Our distant ocean view

Our distant ocean view

We putted around the harbour before we had some delicious seafood at a harbour-side restaurant, armed with a spray bottle, by kind courtesy of the restaurant owner, to fend cats off our laps and table. It seems that we made a habit of eating dessert in Turkey after nearly every meal, so we walked around some more and sat down at a dessert shop to drink some tea and try some new things, which is where we first tasted a trileçe cake, a Turkish cake made from a mixture of goat’s, sheep’s and cow’s milk, and promptly fell in love.

The Heybeliada harbour

The Heybeliada harbour

Ready to stuff our faces with more of the tastiest stuff on the planet - Turkish food!

Ready to stuff our faces with more of the tastiest stuff on the planet – Turkish food!

We didn’t have enough time the next morning to rent bikes and visit the monastery and do all those things we thought we would, but we strolled around some more and made our way to the harbour where we had menemen, a DELICIOUS Turkish one-pan scrambled egg breakfast, while we waited for our ferry back.

It was a wonderfully quiet and slow day-and-a-half, and it was just what we needed. After living in the craziness of Istanbul for about two months, all we needed was a quiet stroll down the middle of a street with no people, a fresh plate of grilled fish out in the open and a spray bottle to keep some cats away. On the way home we tossed some simit to the ferry-accompanying seagulls on the leisurely ride across the sea, and we were ready to immerse ourselves in all of Istanbul again.

Seagulls follow nearly each and every ferry to their destinations, because of passengers tossing simit at them (a type of bread)

Seagulls follow nearly each and every ferry to their destinations, because of passengers tossing simit at them (a type of bread)

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Wide open streets with only horse-and-carriage allowed as a way of transport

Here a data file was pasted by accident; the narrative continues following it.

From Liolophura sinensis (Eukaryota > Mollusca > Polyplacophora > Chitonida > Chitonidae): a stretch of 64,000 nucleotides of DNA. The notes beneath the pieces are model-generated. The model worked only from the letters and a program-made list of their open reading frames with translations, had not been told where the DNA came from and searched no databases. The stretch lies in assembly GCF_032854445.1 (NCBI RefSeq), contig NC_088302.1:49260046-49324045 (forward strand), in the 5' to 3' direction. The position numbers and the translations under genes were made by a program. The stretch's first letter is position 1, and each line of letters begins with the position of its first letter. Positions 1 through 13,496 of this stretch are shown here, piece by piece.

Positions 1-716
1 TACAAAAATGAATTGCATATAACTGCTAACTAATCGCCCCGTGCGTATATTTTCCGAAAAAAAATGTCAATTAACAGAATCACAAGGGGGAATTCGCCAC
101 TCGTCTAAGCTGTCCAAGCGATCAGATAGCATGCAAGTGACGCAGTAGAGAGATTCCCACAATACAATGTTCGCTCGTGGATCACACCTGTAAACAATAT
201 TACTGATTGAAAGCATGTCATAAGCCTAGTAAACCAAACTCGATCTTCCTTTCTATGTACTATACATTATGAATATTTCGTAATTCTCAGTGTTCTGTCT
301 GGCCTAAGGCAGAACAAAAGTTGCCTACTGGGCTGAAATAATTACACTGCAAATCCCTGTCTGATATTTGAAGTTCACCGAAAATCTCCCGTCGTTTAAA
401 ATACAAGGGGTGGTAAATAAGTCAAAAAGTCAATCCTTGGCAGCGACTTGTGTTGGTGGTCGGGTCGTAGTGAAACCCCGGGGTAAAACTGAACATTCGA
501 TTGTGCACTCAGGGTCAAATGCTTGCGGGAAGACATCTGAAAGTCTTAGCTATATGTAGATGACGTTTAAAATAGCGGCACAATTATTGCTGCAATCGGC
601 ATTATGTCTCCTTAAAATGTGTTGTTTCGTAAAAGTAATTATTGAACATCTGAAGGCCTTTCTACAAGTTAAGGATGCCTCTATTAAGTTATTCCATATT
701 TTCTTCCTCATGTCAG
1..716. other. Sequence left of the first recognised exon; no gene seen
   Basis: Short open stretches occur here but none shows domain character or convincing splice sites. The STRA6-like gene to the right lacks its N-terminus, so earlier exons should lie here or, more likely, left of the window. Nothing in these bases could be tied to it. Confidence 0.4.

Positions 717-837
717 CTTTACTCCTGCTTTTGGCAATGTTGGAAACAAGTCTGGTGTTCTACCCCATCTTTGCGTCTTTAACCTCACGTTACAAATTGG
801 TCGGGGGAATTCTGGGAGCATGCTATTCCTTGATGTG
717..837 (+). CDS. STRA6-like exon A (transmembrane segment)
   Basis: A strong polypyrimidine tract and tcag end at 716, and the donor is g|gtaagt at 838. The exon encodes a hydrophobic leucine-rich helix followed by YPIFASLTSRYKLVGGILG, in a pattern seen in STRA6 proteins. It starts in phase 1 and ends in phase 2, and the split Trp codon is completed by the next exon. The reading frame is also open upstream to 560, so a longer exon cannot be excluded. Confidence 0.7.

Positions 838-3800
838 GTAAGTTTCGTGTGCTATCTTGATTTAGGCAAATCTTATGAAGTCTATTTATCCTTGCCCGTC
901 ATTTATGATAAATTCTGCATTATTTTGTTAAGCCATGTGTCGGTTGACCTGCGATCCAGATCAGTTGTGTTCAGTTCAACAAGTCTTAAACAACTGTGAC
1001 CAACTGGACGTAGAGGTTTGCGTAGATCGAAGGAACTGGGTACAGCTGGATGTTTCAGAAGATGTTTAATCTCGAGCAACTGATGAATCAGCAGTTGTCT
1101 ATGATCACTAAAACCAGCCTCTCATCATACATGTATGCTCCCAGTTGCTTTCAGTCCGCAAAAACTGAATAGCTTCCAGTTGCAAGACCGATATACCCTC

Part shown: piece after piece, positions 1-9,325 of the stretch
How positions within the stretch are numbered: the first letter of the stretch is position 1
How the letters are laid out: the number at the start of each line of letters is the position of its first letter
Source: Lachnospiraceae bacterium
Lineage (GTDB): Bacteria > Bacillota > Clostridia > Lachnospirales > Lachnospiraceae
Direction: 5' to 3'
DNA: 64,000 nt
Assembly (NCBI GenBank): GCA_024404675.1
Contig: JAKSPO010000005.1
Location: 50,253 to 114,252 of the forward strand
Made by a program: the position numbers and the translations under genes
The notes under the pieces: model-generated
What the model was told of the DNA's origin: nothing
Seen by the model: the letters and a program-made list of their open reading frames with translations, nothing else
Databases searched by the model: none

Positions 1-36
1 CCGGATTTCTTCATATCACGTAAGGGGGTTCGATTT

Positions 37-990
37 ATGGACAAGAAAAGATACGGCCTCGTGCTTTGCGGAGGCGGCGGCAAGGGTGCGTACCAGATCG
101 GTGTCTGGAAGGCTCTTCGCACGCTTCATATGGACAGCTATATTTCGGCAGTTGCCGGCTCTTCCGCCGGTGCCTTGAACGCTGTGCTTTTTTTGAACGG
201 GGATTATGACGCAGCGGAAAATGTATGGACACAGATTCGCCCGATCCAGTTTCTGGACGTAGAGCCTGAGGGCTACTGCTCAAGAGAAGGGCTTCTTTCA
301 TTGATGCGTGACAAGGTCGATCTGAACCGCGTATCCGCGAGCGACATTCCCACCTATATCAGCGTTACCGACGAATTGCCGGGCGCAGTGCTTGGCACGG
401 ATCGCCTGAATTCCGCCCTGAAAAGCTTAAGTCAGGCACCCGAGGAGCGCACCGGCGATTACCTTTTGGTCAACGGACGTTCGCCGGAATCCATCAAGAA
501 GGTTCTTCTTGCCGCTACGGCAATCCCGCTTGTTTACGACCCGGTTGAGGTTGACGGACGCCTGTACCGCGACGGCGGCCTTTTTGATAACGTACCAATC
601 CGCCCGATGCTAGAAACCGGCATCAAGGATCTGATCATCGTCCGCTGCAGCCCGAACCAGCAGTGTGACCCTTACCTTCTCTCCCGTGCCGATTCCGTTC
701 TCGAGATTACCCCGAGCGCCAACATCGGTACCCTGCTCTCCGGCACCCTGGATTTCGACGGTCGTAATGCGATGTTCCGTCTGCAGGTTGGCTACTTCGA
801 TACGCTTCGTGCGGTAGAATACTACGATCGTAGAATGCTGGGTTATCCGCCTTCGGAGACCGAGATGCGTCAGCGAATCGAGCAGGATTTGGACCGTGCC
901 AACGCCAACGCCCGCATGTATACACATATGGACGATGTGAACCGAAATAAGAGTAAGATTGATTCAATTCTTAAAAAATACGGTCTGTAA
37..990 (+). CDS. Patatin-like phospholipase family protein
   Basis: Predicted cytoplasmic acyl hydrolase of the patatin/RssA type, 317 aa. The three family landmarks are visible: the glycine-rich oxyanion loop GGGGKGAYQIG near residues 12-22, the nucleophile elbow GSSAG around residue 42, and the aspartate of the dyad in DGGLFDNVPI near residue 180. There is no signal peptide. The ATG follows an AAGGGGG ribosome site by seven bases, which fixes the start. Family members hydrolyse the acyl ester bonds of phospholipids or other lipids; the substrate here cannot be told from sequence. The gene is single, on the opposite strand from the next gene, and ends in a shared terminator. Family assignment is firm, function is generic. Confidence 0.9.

Wide open streets with only horse-and-carriage allowed as a way of transport. This was one of the busier streets.

 

The monastery stays tucked away at the top of the hill.

The monastery stays tucked away at the top of the hill.

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Back to Istanbul!

Back to Istanbul!

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Exploring the Sleepy Ruins of Kayaköy

This past week I have been daydreaming about being elsewhere. Some place surrounded by rolling green hills, hugged by the gently lapping waters of the nearly-clear, blue-green mediterranean sea, with the echoing sounds of a combination of folk-music, clapping and laughter in the background. All of this infused with the wafting aromas of aubergine and lamb grilled on open fire, snapshots of families flying kites, old olive-skinned ladies picking herbs, and lovers picnicking on the roof of an abandoned Greek house, overgrown with mushrooms and wildflowers. I have been daydreaming about being back in Kayaköy.

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Shark Cage Diving in South Africa

I nearly forgot we did this.

A few weeks ago I set up an account on a travel website and it asked me to list some things I have done during my travels. My list started with ‘visited Petra, snorkelled with Whale Sharks, slept under the stars in the Israeli desert’ and then I remembered…Man, I’ve gone shark cage diving!  View Post